That means two polls today, from YouGov and Survation, both show a reduced Labour lead of just one point. As ever when you get a couple of polls indicating a shift straight after an event it’s tempting to conclude the event has had a big impact. Be a bit cautious – the YouGov and Populus polls conducted Wednesday night and Thursday morning didn’t show a narrowing, it’s these two polls conducted from Thursday to Friday that show narrower leads. They aren’t necessarily contradictory (many people in those initial polls wouldn’t have seen the details of the budget or the media reaction yet), but it means the evidence isn’t all one way. Wait a bit to see if this pattern continues into the week.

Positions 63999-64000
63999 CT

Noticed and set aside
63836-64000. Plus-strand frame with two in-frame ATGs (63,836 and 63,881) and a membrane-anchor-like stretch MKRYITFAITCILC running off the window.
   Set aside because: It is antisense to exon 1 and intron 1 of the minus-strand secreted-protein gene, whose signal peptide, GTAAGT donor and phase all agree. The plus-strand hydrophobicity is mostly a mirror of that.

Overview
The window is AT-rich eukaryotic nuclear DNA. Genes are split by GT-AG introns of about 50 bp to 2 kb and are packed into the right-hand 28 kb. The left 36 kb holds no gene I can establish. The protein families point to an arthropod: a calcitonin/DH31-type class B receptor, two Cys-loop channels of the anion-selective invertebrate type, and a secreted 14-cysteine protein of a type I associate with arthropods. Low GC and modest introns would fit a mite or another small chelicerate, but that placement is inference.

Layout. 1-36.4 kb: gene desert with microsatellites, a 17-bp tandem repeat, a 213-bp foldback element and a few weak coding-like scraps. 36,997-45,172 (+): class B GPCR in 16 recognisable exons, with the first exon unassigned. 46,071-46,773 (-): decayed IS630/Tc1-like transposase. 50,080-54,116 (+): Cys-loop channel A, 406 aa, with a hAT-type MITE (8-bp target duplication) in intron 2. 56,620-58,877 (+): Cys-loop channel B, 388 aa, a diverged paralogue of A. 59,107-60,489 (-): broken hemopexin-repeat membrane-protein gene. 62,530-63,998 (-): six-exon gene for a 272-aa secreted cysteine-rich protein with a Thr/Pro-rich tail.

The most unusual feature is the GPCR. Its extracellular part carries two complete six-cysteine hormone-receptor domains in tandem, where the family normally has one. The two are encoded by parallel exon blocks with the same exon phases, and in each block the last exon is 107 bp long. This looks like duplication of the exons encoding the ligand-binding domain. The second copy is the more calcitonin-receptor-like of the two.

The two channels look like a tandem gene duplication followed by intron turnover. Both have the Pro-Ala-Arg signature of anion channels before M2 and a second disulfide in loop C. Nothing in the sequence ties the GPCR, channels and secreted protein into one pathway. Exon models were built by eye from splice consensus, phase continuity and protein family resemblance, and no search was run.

The details of the YouGov poll don’t add much to the YouGov post-budget poll for the Sun. Confidence in the government’s handling of the economy and George Osborne’s ability is creeping upwards, but people themselves still aren’t feeling the improvement. 42% of people think the government is handling the economy well (the second highest score since 2010), 41% of people think George Osborne is doing well as Chancellor (up from 26% last April). But only 19% of people expect their own finances to get better over the next year, 38% worse. While this is one of the least negative scores since the general election it is still very negative!

The YouGov poll also asked again about Ukraine, continuing to find little support for any intervention beyond economic sanctions, though 44% would support personal asset freezing and travel restrictions against Vladimir Putin himself.

Looking at some other polling today, the Survation/Mail on Sunday poll also included European voting intention, which now stands at CON 28%(+5), LAB 32%(nc), LDEM 7%(-2), UKIP 23%(-3), GRN 3%. European election polls so far are here.